In the Nation newspaper, 4th December 2007, there was a brief article on page 3 which advised Barbadians that the marketing and sale of the drug ‘Prexige – cox 2 inhibitor’ has been suspended by the Ministry of Health. The notification coincided with a note that we received from a member of the BU family – thanks for the literature as well!
On the surface, it seemed a harmless announcement but after careful reading of the ‘literature’ we became alarmed! We learned that the drug ‘Prexige’ was recalled in Australia since August 2007.
We quote from a media release published on Novartis website:
Novartis Pharmaceuticals Australia has complied with the decision of the TGA to withdraw all doses of Prexige, a Cox-2 inhibitor for the treatment of osteoarthritis and acute pain, with immediate effect.
This action has been taken after a number of cases of serious liver side effects were reported in Australian patients taking Prexige, including two deaths and two liver transplants. Serious liver side effects have been reported rarely for all Cox-2 inhibitors and traditional NSAIDs.
Novartis estimates that approximately 60,000 patients have used Prexige in Australia, and the majority of these have been prescribed Prexige 200 mg for the management of osteoarthritis. Prexige was first made available to patients in Australia in November 2005.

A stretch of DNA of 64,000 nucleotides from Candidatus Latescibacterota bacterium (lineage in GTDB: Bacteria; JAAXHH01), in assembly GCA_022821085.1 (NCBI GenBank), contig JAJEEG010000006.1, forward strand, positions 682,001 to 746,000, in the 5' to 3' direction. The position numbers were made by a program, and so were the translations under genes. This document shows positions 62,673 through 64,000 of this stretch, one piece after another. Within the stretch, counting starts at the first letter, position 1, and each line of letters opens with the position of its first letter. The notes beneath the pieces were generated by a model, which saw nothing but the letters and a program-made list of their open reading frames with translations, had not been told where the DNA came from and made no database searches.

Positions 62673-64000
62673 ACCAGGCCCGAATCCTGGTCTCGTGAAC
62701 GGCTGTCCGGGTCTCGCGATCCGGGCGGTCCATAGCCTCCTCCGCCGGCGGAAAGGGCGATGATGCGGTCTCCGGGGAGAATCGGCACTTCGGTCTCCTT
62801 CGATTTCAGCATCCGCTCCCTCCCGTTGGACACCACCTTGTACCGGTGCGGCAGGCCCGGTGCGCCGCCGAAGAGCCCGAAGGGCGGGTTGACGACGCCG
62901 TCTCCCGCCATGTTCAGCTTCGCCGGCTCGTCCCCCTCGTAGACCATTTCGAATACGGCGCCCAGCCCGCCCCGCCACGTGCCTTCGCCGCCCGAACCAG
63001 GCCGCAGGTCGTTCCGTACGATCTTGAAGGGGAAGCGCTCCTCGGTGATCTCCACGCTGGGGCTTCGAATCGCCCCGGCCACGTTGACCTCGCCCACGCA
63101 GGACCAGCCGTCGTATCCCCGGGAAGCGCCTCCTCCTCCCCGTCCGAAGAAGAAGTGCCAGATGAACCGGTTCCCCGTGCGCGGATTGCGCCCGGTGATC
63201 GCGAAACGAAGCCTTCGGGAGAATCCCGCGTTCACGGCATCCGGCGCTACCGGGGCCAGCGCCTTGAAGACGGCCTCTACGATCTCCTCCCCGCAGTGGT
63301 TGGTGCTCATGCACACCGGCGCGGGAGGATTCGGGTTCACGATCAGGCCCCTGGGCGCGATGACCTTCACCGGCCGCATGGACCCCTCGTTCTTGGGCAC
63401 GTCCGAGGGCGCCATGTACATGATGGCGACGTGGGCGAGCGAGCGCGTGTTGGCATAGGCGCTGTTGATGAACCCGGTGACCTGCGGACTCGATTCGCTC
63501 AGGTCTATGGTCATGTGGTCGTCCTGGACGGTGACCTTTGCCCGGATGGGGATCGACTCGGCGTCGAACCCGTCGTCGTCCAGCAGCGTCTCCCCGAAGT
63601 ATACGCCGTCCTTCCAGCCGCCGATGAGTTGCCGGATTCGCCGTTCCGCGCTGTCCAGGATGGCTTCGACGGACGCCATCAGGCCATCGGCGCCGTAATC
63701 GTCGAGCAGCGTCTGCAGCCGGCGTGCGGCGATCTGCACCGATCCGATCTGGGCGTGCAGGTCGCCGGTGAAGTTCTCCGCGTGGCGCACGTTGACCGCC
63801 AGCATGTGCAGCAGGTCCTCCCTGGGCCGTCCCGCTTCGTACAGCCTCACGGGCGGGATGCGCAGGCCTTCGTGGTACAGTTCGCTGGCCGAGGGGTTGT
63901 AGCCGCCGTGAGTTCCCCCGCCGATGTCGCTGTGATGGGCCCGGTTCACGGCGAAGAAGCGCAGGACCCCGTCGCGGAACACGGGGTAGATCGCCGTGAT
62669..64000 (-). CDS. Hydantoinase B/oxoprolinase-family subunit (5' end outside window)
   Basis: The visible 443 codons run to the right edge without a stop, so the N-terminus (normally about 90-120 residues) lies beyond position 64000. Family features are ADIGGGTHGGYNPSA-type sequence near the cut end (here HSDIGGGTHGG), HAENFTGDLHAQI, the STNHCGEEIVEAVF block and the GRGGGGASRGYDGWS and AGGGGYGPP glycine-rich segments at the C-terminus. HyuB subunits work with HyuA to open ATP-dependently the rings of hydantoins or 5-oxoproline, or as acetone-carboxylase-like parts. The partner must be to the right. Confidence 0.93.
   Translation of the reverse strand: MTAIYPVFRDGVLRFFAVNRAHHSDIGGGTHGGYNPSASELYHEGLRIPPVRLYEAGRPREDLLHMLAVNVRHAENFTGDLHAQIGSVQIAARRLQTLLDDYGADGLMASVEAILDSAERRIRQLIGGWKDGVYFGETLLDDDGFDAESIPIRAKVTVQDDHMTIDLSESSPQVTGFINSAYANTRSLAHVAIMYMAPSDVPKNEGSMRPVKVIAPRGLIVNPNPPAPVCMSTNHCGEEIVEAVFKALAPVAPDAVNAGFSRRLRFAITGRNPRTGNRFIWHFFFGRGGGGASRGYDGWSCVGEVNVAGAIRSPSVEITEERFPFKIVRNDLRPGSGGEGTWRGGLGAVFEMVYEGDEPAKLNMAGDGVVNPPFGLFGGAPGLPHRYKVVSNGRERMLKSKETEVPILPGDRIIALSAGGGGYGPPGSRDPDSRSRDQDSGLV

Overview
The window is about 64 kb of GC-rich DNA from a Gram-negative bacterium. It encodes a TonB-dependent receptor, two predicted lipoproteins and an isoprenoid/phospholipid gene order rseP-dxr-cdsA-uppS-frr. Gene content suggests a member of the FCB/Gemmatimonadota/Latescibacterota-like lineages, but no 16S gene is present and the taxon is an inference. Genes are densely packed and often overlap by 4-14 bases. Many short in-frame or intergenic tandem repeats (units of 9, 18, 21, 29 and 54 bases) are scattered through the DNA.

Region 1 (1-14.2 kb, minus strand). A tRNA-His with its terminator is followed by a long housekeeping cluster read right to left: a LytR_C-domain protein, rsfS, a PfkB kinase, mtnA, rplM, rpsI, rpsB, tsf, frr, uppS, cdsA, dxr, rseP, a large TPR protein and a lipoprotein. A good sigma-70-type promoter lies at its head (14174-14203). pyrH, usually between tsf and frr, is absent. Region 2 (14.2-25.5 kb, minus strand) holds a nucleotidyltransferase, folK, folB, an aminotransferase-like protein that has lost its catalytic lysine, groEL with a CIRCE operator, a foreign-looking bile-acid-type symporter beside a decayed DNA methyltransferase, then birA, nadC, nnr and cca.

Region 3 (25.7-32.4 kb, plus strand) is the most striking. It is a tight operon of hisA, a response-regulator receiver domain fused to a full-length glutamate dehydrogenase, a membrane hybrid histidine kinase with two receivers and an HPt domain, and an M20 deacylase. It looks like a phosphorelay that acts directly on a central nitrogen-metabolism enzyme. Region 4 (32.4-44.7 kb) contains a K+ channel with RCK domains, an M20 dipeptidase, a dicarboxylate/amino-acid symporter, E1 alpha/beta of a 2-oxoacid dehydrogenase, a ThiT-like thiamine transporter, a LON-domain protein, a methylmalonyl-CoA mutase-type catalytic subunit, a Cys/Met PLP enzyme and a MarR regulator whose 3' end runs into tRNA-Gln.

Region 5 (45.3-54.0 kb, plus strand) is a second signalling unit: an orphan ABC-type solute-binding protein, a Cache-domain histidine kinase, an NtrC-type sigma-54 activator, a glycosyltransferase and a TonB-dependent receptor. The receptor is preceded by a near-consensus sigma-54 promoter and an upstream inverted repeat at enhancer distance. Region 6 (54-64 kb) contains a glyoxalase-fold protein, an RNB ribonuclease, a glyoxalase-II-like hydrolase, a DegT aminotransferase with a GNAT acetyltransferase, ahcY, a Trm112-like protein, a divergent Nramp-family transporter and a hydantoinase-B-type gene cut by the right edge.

Our sources have confirmed that pharmacies in Barbados received the order to yank ‘Prexige’ on the 25th November 2007. Of concern to Barbadians should be the three other drugs in our pharmacies which should be yanked as well, according to our sources. These drugs are: Celebrex, Mobic and Norflex which have been described as cox 2 inhibitors as well. These drugs are alleged to be causing the same symptoms as ‘Prexige’.
Out of an abundance of caution, we have published this article in the hope that people on the Internet who are knowledgeable about this case can provide leadership for Barbadians. Regrettably, the cryptic note which was published in yesterday’s newspaper is all that Barbadians can expect to hear on this matter.
We are forced to question the role of the Barbados Association of Medical Practitioners (BAMP), our Association of Pharmacists and most of all the Ministry of Health!